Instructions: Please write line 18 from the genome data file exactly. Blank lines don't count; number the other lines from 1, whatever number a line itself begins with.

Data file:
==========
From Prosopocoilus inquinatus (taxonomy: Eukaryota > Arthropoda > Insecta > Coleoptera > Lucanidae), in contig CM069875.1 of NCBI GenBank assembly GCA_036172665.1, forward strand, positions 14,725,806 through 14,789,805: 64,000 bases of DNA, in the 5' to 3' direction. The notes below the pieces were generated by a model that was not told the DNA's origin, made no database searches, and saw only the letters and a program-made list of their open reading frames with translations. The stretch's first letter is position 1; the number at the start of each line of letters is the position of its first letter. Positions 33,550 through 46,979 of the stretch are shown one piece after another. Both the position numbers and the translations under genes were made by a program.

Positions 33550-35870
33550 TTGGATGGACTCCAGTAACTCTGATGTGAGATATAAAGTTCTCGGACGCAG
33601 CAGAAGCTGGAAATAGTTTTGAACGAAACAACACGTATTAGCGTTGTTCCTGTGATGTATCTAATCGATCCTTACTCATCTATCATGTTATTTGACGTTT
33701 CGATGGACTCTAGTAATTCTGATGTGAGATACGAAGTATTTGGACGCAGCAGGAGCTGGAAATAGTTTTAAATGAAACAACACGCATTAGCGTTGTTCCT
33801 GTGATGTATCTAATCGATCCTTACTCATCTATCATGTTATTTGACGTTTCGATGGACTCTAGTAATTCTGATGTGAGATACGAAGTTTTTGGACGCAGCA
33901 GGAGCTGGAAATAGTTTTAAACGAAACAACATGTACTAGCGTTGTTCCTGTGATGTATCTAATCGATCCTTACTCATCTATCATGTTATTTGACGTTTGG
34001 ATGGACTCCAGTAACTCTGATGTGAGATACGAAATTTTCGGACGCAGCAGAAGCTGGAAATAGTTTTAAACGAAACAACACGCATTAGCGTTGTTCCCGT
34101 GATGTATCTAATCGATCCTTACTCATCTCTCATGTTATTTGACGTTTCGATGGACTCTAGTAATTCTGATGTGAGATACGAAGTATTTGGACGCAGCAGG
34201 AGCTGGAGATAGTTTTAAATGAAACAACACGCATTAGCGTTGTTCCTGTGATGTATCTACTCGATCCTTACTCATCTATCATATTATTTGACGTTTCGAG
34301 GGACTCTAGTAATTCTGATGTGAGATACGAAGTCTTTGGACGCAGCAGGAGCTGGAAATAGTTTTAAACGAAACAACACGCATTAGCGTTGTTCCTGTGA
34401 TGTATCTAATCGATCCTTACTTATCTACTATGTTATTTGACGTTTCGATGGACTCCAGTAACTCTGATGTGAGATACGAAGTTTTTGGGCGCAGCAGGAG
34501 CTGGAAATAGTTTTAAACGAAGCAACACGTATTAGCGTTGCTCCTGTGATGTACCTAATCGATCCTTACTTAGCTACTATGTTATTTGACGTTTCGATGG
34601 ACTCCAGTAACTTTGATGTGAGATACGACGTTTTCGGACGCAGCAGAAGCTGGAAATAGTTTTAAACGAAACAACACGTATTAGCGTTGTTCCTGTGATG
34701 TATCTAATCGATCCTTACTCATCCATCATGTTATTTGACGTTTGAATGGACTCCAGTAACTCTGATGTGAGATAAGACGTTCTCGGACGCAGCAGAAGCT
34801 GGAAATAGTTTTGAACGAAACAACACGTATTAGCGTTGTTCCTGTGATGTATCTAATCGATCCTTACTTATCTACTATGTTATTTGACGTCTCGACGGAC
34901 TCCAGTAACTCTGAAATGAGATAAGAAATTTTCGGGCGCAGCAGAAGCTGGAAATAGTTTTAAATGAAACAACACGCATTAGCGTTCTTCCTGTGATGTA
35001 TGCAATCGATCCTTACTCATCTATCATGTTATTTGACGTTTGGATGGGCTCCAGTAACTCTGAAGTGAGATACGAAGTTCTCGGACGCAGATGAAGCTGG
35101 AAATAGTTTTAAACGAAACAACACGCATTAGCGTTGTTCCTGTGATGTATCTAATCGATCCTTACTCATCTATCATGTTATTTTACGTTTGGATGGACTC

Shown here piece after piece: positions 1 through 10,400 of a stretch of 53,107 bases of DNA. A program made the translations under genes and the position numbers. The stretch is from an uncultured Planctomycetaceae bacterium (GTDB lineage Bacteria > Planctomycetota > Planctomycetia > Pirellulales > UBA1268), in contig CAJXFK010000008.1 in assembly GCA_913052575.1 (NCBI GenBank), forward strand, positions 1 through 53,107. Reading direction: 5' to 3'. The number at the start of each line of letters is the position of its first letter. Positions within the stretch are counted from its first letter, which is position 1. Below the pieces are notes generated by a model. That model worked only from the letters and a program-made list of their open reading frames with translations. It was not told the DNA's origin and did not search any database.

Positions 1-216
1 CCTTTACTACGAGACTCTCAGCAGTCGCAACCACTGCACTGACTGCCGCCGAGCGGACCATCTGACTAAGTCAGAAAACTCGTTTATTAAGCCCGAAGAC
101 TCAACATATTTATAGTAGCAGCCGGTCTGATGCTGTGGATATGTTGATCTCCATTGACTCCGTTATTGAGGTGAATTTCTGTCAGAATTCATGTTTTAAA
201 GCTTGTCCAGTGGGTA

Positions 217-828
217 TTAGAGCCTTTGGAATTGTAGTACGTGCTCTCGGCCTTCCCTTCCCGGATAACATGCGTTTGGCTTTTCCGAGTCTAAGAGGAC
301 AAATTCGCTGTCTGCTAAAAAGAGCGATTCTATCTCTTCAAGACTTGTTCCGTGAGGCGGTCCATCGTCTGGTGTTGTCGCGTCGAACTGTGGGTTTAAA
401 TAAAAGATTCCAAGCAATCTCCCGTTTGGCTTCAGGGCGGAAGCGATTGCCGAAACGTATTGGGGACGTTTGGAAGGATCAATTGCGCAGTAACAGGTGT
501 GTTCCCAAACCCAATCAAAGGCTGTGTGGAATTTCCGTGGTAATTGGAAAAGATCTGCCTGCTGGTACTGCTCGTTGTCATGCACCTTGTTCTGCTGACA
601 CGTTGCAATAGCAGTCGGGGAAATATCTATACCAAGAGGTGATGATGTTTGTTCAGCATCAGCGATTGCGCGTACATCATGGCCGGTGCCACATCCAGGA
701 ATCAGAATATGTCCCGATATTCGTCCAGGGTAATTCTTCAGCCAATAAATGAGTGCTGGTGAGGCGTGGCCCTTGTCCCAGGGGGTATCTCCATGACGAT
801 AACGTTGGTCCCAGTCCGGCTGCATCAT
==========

35001 TGCAATCGATCCTTACTCATCTATCATGTTATTTGACGTTTGGATGGGCTCCAGTAACTCTGAAGTGAGATACGAAGTTCTCGGACGCAGATGAAGCTGG